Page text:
The date of the Tara Brooch is not easy to determine, but it may probably be placed in the eighth century of our era. The Ardagh Chalice belongs probably to about the same date. It was found in a rath at Ardagh, county Limerick, in 1868. It measures 7 inches in height and 9-1/2 in diameter. Around the cup is a band of fine filigree interlaced ornament in the form of panels divided by half beads of enamel. Below this are the names of the twelve Apostles in faint Celtic lettering. The two handles are beautifully decorated with panels of interwoven ornament, and on the sides are two circular discs divided into ornamented panels. The under side of the foot of the Chalice is also very beautifully decorated.
The shrines of the bells of the Irish saints are interesting examples of Irish metal work. As is fitting, the finest of these is the Shrine of St. Patrick’s Bell. This was made by order of King Domnall O’Lachlainn between the years 1091 and 1105 to contain St. Patrick’s Bell, a square iron bell made of two plates of sheet iron riveted together. The shrine is made of bronze plates, to which gold filigree work and stones are riveted. The top of the shrine, curved to receive the handle of the bell, is of silver elaborately decorated. The back is overlaid with a plate of silver cut in cruciform pattern. Around the margin of the back is engraved the following inscription in Irish: “A prayer for Domnall Ua Lachlainn, by whom this bell [shrine] was made, and for Domnall, successor of Patrick, by whom it was made, and for Cathalan Ua Maelchallann, the keeper of the bell, and for Cudulig Ua Inmainen with his sons, who fashioned it.” The whole is executed in a very fine manner and is the most beautiful object of its kind in existence. Another beautiful shrine, known as the Cross of Cong, made to enshrine a piece of the true cross presented by the pope in 1123, was made for King Turlogh O’Conor at about that date. It is 2 feet 6 inches high and 1 foot 6-3/4 inches wide. It is made of oak cased with copper and enriched with ornaments of gilded bronze. The ornamentation is of the typical Irish type, as on the Ardagh Chalice and the Shrine of St. Patrick’s Bell. A quartz crystal set in the centre of the front of the cross probably held the relic.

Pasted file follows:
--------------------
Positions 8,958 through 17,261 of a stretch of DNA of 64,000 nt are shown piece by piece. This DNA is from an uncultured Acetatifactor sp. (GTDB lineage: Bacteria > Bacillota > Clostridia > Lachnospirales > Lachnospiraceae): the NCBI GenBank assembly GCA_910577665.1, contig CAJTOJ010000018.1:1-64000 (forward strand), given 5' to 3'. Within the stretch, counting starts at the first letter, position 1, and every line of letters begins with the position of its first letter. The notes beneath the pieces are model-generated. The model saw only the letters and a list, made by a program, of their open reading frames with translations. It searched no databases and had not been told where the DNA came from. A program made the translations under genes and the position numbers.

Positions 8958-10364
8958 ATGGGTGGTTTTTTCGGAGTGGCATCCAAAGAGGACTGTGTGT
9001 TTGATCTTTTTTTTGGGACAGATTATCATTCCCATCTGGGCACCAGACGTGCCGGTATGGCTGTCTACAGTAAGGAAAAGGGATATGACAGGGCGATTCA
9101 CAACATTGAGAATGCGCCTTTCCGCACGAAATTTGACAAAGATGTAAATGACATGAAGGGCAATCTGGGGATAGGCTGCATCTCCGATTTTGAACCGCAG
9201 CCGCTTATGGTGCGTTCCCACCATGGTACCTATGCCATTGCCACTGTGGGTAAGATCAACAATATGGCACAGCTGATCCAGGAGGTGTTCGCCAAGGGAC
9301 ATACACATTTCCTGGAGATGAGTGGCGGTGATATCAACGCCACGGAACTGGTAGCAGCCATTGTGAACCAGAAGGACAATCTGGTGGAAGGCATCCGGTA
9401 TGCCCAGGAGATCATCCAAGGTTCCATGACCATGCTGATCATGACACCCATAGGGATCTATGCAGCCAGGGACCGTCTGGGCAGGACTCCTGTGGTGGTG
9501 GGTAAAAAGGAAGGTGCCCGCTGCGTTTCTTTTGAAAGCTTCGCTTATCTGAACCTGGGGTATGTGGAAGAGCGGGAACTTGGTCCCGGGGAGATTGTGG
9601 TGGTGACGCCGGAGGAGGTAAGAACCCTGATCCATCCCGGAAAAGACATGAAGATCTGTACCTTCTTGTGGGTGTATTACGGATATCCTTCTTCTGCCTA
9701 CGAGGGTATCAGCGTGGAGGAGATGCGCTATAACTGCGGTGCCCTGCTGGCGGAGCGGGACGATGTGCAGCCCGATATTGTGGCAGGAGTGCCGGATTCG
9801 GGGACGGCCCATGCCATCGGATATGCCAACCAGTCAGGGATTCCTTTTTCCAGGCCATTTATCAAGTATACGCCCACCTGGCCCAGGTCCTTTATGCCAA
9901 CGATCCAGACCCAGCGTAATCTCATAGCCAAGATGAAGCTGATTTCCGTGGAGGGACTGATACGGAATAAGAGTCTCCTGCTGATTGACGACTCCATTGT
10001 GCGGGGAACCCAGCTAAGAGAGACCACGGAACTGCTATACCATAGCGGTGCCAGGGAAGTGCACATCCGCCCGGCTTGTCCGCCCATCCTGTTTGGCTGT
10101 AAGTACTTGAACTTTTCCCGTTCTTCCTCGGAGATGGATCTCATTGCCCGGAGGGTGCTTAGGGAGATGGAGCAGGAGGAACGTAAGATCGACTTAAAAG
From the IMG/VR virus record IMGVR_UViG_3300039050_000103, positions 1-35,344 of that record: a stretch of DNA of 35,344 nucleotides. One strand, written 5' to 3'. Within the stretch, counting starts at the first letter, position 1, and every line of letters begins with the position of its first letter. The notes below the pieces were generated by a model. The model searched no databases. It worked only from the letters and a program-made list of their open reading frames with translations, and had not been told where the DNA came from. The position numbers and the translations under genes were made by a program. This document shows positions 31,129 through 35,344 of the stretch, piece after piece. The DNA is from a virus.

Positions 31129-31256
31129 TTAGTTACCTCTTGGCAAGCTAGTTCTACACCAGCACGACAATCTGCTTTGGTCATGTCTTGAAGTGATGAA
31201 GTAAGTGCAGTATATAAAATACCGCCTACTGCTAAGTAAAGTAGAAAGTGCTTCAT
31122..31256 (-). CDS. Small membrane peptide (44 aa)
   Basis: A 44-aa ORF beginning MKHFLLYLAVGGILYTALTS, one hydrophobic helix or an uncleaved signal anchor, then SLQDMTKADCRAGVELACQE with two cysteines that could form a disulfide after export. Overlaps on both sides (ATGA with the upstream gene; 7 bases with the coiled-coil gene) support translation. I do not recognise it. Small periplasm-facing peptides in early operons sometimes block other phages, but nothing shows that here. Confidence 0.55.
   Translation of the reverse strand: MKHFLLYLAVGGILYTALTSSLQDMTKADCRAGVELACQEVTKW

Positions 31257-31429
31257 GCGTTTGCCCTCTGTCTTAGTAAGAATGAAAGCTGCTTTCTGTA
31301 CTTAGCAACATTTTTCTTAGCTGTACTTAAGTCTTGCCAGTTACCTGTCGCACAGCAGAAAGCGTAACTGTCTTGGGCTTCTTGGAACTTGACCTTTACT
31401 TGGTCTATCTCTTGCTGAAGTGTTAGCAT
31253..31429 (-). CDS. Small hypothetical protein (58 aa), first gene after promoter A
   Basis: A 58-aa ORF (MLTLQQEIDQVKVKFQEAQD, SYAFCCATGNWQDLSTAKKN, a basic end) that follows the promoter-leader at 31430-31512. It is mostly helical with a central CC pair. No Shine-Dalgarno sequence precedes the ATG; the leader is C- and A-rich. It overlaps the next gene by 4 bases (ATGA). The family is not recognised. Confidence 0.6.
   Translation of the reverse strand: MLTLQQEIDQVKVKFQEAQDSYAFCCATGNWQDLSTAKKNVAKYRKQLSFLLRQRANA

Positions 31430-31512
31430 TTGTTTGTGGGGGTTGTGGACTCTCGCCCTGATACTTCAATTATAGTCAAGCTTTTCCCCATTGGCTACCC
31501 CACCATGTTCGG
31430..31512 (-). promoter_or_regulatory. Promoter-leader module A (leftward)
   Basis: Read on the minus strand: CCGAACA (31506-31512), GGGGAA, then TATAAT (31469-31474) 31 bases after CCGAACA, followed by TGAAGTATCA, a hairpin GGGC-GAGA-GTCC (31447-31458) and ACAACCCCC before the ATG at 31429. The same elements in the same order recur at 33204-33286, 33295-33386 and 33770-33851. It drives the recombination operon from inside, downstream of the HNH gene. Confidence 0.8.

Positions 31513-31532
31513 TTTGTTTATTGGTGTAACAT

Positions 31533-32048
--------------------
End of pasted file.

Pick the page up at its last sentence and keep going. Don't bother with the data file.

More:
It is clear from the succession of beautiful work executed from the eighth to the twelfth century, that there must have existed in Ireland during that period a school of workers in metal such as has seldom been equalled by any individual worker or guild before or since, and never excelled. The examples described are only the more famous of the remains of early Irish Christian art in metal, but they are surrounded by numerous examples of pins, brooches, and shrines, each worthy to rank with the finest productions of the metalworker. The Shrine of St. Moedoc (date uncertain) ought perhaps to be mentioned. On it are found several figures, including three nuns, men with books, sceptres, and swords, and a lifelike figure of a harper.